Our neighborhood community is having a carols by candlelights tomorrow evening. They asked me to share some thoughts on Christmas. So here goes …

I find today’s Christmas culture totally insufficient when compared to the context of the original story. Christmas has drowned in the capitalistic consumption craze. In the next few weeks millions of people will dash to the shops in a frenzied search for the perfect gift. Rich people giving gifts to rich people, making them even more rich.

The spirit of the first Christmas is definitely in the opposite direction. Just consider that the first people who heard about the Savior entering our world were shepherd; the outcasts and riffraff were the VIP’s. King Herod wasn’t invited; neither was the Roman guards.

Also consider the setting of this amazing birth. With our second son only two weeks old I know how important it was (for us) to have a sterile environment for his arrival. For Jesus there was no Sandton-Clinic. His first steps into this world was amidst the droppings of animals.

Oh yes and talking about gifts … Three gifts really impress me when I think of the Christmas story.

The first gift concerns the young girl Mary. When an angel tells her that she’s about to be blessed; (read, receive a gift) I’m sure she wouldn’t in her wildest dreams have thought that she would be pregnant with the Messiah! The gift here is actually the fact that she complies with all of this, do you remember her words? “I am the Lord’s servant,” Mary answered. “May it be to me as you have said.” Mary gave the gift of her body. A gift that would have placed her in the top of the gossip circles – after all she was engaged to Joseph and to many her wild story would have sounded like a clever made-up story to cover the fact that she and Joseph stepped over the rope. Mary gave her body and her reputation.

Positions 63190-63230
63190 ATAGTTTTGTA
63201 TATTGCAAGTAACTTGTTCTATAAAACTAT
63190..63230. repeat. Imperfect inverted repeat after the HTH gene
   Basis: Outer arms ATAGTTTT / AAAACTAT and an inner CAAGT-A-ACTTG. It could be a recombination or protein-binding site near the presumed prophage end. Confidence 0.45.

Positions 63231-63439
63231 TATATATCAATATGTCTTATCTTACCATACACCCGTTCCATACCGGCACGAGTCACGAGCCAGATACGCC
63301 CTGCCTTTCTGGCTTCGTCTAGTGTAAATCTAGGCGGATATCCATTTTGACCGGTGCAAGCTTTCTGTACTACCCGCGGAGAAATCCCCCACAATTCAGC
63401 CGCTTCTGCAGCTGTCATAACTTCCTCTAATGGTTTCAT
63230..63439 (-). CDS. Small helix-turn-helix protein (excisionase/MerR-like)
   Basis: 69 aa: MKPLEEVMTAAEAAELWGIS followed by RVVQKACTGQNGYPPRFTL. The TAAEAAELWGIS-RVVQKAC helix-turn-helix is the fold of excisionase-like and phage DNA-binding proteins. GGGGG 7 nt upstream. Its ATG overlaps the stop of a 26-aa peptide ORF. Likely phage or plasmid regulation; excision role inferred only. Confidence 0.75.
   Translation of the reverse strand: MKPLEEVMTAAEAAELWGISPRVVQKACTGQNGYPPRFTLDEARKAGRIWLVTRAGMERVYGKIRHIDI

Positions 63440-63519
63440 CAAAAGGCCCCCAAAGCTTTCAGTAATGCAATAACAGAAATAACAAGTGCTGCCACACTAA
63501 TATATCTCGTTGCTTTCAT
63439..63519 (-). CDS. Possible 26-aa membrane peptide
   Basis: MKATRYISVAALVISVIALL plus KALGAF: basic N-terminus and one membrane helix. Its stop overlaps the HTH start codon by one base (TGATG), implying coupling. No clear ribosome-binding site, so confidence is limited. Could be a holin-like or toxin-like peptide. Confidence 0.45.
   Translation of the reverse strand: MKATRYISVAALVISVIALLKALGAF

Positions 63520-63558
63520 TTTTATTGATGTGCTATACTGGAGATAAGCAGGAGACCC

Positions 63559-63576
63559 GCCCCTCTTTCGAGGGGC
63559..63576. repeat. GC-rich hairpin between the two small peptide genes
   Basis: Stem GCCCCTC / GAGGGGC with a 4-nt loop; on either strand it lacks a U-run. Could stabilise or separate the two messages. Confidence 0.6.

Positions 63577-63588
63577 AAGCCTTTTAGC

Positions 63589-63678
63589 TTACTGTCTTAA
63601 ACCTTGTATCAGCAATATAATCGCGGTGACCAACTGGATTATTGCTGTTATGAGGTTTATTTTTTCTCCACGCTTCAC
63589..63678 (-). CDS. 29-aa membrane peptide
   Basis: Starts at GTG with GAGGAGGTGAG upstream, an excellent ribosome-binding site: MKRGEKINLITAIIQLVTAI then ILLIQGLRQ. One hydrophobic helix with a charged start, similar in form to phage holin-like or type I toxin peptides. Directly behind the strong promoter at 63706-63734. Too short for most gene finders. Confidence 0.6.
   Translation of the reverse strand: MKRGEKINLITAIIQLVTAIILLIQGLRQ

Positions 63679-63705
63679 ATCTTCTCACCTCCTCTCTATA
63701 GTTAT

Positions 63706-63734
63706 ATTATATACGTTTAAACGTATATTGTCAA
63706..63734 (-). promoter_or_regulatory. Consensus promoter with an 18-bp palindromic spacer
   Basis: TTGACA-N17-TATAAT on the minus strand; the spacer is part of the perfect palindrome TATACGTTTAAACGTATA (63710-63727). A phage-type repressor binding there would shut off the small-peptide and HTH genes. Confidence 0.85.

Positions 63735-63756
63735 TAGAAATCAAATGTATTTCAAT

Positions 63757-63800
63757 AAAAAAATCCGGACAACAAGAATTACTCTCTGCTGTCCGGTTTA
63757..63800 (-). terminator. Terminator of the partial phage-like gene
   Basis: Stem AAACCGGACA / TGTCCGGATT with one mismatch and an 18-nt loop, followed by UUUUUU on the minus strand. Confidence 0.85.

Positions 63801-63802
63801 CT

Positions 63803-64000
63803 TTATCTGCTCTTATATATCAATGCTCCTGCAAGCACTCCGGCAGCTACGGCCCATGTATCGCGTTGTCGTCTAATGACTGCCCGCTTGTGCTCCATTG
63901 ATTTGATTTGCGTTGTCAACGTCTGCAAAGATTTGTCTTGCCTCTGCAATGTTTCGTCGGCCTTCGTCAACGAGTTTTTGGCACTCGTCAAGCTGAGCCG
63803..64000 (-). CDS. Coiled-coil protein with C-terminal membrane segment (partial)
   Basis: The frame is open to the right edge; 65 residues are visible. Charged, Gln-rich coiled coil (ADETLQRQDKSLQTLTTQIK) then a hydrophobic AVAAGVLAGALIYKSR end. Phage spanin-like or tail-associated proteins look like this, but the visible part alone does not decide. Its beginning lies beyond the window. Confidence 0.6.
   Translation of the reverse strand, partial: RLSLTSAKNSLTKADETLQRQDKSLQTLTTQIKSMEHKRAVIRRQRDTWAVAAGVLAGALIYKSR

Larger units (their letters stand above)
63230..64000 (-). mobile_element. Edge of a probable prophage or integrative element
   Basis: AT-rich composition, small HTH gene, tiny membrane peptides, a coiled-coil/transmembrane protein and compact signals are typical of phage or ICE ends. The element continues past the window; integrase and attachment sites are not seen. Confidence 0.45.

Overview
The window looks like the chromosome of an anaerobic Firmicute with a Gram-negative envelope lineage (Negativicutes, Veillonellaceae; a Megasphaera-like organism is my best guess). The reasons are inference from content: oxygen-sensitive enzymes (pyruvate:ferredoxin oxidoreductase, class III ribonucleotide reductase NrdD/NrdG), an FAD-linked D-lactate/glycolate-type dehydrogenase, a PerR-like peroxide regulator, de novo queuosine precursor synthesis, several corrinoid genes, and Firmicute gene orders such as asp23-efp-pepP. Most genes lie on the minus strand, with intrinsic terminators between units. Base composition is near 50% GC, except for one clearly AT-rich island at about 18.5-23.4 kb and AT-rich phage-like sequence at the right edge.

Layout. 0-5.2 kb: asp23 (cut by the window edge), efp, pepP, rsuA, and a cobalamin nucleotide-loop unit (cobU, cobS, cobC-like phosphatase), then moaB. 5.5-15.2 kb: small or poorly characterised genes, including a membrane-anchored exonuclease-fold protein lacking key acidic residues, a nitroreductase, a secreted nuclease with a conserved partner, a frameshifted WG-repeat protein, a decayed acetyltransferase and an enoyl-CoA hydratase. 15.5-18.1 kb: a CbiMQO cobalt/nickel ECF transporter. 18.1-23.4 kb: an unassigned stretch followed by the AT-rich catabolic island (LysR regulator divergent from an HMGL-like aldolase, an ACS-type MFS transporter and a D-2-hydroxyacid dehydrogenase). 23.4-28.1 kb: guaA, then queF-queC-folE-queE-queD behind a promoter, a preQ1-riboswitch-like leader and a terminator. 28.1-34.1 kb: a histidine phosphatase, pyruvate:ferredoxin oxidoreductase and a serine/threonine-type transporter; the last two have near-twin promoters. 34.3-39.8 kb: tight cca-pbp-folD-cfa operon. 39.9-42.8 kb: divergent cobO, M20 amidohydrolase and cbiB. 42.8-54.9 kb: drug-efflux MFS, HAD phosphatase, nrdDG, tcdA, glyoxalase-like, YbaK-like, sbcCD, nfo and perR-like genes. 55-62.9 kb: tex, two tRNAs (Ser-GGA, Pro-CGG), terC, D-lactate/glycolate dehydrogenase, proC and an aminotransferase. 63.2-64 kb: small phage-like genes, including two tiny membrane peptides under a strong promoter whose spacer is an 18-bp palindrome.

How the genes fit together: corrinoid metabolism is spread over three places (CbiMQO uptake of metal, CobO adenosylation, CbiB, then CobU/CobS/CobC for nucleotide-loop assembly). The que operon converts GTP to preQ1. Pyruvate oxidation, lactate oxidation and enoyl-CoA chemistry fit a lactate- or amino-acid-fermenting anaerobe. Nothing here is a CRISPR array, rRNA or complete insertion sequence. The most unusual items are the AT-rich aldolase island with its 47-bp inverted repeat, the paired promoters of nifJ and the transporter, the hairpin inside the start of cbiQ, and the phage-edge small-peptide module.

The second gift concerns Joseph. When he found out that Mary was pregnant he pondered leaving her. It was that or face the scorn of the locals. Everyone knew that it was taboo to have premarital sex (it was even punishable with stoning). Yet, and in this is the gift, Joseph gave up the easy way and gifts God with hardships; even when it cost him his reputation.

The last gift is the story of a missed gift. When Joseph and Mary trekked all the way from Nazareth to Bethlehem (approximately 90 miles) his relatives didn’t have room for him. They couldn’t gift a pregnant couple with a space wherein they could welcome a new child. I always wonder how this family would view their ‘gift’ in retrospect.

So this Christmas we have an opportunity to gift God like Mary and Joseph, and hopefully we can learn from the anti-gift.